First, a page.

Two weeks ago, I met an “angel” in the restroom. Her name was Tiffany.
After a long day in our New York office, I had roughly 3.5 minutes to change in to some upscale clothes for a dinner event celebrating a wonderful occasion: Richard Edelman receiving the Committee for Economic Development’s (CED) Leadership in Diversity award for his and the firm’s commitment to help advance women to the most senior positions of the company.
I used about 45 seconds of my allotted time to change my clothes. I then attempted to use the remaining 2:45 to fasten a safety pin in a rather challenging place. I was about to give up, resigned to wearing my coat for the evening when a young woman I had never met – aka “angel’ – washing her hands next to me offered, “I may have some double sided tape in my desk drawer. Would you like me to get it?”
Was this my imagination? Is that a cell phone I hear or bells like from that scene in ‘Miracle on 34th Street’? Is this ‘Miracle on the Hudson’? Did an angel just get her wings?’
“Yes!!” I blurted.
She dashed out and floated back in with the tape in her hand and a smile on her face. She even helped me figure out how to put it on.
“Thank you,” I said. “I really appreciate your help.”
Women help other women in a myriad of ways in the workplace. We seek advice and give counsel. We network and make connections. We complain to and listen with empathetic ears. We openly discuss challenges and celebrate opportunities. We offer strategy or spare Blackberry chargers. We swap funny stories about client calls at kids’ soccer games, navigate maternity leave, vacation coverage and, yes, even sometimes, come to the rescue with an occasional wardrobe malfunction.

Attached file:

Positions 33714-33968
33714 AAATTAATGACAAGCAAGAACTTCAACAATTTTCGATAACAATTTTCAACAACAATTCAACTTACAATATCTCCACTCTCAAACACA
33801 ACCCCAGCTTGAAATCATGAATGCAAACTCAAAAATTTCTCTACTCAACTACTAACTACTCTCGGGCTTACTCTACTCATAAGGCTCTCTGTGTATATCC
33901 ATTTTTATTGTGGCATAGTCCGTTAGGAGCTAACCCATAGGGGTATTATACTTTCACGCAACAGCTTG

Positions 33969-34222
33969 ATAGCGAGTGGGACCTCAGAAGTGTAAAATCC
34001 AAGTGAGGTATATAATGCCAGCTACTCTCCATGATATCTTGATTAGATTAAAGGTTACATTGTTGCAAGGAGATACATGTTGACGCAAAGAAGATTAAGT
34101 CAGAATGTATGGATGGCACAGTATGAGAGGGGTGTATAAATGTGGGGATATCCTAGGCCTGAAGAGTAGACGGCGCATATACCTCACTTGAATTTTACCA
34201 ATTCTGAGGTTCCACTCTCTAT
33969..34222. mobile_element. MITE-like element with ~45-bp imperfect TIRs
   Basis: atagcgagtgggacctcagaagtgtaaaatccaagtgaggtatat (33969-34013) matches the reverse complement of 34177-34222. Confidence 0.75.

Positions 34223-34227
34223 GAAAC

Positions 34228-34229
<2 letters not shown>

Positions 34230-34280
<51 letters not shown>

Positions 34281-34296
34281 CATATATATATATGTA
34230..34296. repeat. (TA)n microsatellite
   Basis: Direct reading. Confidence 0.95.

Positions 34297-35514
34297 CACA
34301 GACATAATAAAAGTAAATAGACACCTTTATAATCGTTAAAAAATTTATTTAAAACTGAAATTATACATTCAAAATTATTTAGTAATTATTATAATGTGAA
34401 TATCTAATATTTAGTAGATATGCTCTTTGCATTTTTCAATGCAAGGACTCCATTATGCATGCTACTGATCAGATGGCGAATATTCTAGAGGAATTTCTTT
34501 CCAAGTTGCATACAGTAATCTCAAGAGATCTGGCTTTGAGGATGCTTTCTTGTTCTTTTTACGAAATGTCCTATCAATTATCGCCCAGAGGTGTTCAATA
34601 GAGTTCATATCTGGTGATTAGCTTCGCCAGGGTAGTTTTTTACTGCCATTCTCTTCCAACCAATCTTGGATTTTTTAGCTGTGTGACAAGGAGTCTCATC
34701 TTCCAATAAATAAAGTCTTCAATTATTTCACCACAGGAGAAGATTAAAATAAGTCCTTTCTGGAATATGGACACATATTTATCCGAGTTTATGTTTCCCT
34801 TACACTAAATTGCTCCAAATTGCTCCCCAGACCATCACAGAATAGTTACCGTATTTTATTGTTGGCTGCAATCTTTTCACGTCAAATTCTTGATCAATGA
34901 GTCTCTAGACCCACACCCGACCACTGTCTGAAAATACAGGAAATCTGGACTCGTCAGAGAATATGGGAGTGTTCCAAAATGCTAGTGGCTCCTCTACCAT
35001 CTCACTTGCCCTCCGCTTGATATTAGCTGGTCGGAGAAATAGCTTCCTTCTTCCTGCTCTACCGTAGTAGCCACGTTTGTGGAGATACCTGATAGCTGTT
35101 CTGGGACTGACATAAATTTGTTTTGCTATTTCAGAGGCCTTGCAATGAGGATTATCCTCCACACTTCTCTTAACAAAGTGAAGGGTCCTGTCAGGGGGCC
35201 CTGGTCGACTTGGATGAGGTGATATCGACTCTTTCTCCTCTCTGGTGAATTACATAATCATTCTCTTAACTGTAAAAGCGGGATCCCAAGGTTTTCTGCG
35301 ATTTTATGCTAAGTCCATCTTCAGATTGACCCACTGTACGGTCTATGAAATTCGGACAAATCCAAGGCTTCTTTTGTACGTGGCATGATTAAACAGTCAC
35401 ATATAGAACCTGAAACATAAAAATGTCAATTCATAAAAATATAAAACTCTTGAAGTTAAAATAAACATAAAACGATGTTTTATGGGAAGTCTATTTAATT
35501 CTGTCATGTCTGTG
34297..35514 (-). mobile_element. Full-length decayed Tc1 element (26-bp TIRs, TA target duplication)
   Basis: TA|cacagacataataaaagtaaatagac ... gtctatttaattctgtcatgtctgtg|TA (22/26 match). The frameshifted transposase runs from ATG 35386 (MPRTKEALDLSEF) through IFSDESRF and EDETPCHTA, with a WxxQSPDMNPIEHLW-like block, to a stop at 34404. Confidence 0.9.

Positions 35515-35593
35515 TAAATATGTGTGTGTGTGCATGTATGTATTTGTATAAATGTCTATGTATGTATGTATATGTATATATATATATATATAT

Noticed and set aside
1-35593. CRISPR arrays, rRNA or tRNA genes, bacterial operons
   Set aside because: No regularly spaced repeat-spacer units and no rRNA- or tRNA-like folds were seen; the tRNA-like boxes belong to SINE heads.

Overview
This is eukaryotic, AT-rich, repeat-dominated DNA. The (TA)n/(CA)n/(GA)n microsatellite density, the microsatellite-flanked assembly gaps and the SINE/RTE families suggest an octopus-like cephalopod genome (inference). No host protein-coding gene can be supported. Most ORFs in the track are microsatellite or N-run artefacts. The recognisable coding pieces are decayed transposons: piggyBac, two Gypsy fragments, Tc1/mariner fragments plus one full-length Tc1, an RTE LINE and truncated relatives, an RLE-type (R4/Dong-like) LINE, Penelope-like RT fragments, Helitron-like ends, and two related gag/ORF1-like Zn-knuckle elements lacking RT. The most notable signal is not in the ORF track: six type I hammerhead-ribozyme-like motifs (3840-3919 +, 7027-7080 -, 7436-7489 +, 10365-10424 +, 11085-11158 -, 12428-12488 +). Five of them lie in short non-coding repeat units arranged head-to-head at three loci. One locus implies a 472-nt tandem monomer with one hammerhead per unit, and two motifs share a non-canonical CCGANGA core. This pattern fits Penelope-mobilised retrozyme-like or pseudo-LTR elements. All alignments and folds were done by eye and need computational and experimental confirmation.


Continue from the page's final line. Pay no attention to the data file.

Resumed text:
I often hear both sexes perpetuate the stereotype that some women don’t help other women succeed in the workplace. I vehemently disagree. To be clear and sure, of course there ARE women that don’t help other women – in the same way that there ARE men who don’t help other men. (Equal opportunity, if you will.) The entire idea that women somehow excel at this notion is – if you excuse the expression – a tired old wives tale that oversimplifies, offends and is simply not the case in today’s working world.
But don’t take my word for it. Research conducted by Catalyst, a non-profit organization that looks at women in the workplace, found that “most women aren’t in fact looking at their female subordinates as competition to be cut down. Rather, they view less experienced female coworkers as potential talent and are actually more likely than men to develop that talent through informal or formal mentorship.”
In my own career, I have the privilege each day of seeing senior women serve as sponsors and advocates for their more junior colleagues, their peers or even their bosses. A piece from the Huffington Post highlighting the findings of a Catalyst report titled ‘High Potentials In The Pipeline: Leaders Pay It Forward,’ states: “many of the men and women currently involved in talent development had themselves been developed by someone else. Of this group, 65 percent of women who had received career support went on to return the favor to the next batch of emerging leaders, compared to 56 percent of men. Out of the women who said they were developing talent, 73 percent said they are developing other women, the study showed. This contradicts the idea that the majority of powerful women are ‘Queen Bees’ who discriminate against the women they supervise.”
As we know from movies and from life, angels don’t need to wear actual wings to earn their status – a fact that’s far less indicative of a wardrobe malfunction as it is of colleagues helping colleagues – women helping women – each day in the workplace. Many have certainly helped and inspired me along the way. I now know a young woman named Tiffany who recently earned her wings. How will you earn yours today?
Gail Becker is chair of Canada, Latin America and U.S. Western Region